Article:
fraction of faint, short-period CVs in our sample have a low
intrinsic luminosity in quiescence. Using typical accretion
disc brightness profiles, the implied mass transfer rate in
these discs is less than 1.0 x 1015 g S-I. This is near or slightly
below the values used by HSC95 in their accretion disc
models of TOADs. This rate is also much lower than typical
values used for accretion disc models, ~ 1019 _1017 g S-1 (e.g.
Smak 1994). Even at 1017 g S-I, Smak finds that the accretion
discs are optically thin except for the highest of inclinations
and differ markedly from blackbody models. Further theoretical work to understand these 'weak' accretion discs
would be in order.
In Fig. 3 we plot the expected absolute magnitude of the
secondary star [Mv(2)] as a function of orbital period based
on the empirical relation given by P84. We note that our
results are consistent with this relation in the sense that the
absolute magnitUde determined for our short-period programme stars are all brighter than the expected absolute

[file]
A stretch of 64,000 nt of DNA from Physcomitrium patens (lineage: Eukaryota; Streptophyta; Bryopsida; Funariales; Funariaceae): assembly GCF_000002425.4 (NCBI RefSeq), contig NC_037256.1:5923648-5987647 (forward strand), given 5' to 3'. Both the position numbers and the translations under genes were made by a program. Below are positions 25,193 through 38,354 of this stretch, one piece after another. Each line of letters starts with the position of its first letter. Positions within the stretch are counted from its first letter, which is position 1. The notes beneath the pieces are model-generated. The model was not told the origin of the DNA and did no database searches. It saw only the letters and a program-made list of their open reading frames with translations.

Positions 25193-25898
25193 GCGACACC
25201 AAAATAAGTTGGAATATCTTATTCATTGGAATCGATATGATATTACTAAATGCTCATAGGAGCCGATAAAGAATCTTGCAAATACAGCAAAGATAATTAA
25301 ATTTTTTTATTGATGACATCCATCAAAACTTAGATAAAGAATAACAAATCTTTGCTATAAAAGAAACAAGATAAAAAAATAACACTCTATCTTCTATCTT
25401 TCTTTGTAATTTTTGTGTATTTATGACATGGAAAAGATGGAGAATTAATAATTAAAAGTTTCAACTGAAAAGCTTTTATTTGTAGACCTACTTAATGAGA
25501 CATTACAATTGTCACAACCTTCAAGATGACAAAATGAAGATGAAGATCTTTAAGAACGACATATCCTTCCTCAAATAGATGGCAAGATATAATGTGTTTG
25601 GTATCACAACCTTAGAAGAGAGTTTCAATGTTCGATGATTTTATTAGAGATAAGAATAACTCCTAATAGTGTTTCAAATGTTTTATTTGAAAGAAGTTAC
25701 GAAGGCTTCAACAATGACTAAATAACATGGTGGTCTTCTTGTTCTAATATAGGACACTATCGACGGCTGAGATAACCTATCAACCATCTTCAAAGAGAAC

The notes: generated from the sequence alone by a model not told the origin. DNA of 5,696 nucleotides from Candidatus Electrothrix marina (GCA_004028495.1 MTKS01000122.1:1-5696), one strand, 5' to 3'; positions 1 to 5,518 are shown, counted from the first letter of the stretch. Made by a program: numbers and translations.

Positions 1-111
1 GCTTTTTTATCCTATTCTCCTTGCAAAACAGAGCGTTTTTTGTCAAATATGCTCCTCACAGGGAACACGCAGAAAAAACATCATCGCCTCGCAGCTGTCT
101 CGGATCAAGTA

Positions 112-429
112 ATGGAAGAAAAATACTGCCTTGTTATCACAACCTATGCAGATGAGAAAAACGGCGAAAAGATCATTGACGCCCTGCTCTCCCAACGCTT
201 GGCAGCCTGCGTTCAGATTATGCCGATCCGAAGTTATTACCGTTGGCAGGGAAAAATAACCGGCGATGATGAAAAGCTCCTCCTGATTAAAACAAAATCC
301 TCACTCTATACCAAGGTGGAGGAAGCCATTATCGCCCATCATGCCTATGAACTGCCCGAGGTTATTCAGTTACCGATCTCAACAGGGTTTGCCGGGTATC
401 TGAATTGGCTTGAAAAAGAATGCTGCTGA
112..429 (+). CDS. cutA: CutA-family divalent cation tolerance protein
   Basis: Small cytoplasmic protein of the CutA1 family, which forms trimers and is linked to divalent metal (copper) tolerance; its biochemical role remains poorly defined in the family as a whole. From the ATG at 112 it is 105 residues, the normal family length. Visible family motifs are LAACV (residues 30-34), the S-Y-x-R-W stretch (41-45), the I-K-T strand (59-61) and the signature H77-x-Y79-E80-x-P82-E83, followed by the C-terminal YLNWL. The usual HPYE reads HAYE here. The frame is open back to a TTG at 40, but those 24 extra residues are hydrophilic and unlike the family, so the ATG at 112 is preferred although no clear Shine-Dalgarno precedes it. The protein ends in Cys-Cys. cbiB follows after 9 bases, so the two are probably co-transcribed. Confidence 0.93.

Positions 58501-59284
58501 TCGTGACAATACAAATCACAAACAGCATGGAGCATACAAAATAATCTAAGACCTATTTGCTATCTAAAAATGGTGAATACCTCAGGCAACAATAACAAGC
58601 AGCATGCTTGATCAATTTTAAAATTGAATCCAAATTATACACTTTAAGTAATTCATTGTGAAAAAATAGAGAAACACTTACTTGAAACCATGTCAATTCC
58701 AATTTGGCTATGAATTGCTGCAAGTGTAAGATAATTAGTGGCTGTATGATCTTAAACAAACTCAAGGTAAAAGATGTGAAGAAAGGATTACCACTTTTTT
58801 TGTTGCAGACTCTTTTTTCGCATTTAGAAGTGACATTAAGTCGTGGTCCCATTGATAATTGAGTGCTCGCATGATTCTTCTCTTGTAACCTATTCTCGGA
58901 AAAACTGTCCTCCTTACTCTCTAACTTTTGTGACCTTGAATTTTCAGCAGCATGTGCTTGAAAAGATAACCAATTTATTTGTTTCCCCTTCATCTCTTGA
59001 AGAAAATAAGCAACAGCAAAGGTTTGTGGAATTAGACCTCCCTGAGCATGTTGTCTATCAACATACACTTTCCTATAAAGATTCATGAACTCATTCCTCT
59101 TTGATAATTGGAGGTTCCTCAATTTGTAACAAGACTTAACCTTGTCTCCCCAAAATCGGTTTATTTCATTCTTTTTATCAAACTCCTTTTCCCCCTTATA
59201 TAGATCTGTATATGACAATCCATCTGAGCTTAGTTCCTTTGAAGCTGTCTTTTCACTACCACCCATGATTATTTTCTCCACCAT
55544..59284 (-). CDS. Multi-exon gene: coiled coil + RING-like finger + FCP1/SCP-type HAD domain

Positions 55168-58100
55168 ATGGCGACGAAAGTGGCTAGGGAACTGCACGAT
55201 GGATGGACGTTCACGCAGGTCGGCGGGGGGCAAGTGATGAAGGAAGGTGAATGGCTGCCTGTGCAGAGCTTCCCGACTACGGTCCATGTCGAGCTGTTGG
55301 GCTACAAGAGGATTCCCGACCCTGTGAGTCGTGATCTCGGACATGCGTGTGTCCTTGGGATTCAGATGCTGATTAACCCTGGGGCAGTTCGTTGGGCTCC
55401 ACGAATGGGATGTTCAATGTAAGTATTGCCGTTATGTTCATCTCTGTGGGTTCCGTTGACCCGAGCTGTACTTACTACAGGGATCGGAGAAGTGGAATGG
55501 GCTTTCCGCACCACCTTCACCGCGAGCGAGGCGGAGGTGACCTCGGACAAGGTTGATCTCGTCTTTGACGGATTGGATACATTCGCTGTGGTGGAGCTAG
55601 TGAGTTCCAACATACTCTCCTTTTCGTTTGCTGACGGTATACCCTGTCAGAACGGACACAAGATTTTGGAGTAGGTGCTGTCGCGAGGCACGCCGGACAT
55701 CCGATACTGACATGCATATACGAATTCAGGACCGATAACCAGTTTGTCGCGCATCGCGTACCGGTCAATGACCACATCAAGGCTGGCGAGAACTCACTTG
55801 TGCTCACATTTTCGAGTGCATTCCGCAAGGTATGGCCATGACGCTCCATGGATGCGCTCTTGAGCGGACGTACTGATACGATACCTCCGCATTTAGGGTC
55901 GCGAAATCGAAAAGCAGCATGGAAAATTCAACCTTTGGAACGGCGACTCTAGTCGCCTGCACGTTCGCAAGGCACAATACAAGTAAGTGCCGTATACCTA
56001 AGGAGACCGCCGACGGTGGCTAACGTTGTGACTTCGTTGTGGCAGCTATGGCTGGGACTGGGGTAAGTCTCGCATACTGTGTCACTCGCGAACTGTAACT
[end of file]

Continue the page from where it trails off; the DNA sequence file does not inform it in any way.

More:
magnitude of the secondary. However, it is also clear that
the secondary must contribute a large proportion of the
quiescent light in the fainter systems. Similarly, the difference between the measured absolute magnitude and that
expected for the secondary provides an upper limit to the
absolute magnitude of the white dwarf star. Isolated hot
white dwarfs have measured absolute magnitudes as high as
10 (Allen 1973). The fainter systems we are studying clearly
do not contain white dwarfs that are this luminous, implying
instead that the white dwarfs are older and cooler.
We include in Table 2 available data on the equivalent
width of the Hf3 emission-line at or near quiescence. P84
have suggested that there is an o~erall correlation between
the Hf3 equivalent width and absolute magnitude, with
fainter systems showing a higher equivalent width. The
mean equivalent width of the emission lines in our sample is
similar to the mean value of previously studied stars in
quiescence at similar orbital periods. However, the equivalent widths of the lines do not appear to be sensitive to the
absolute magnitude in quiescence, and our data thus show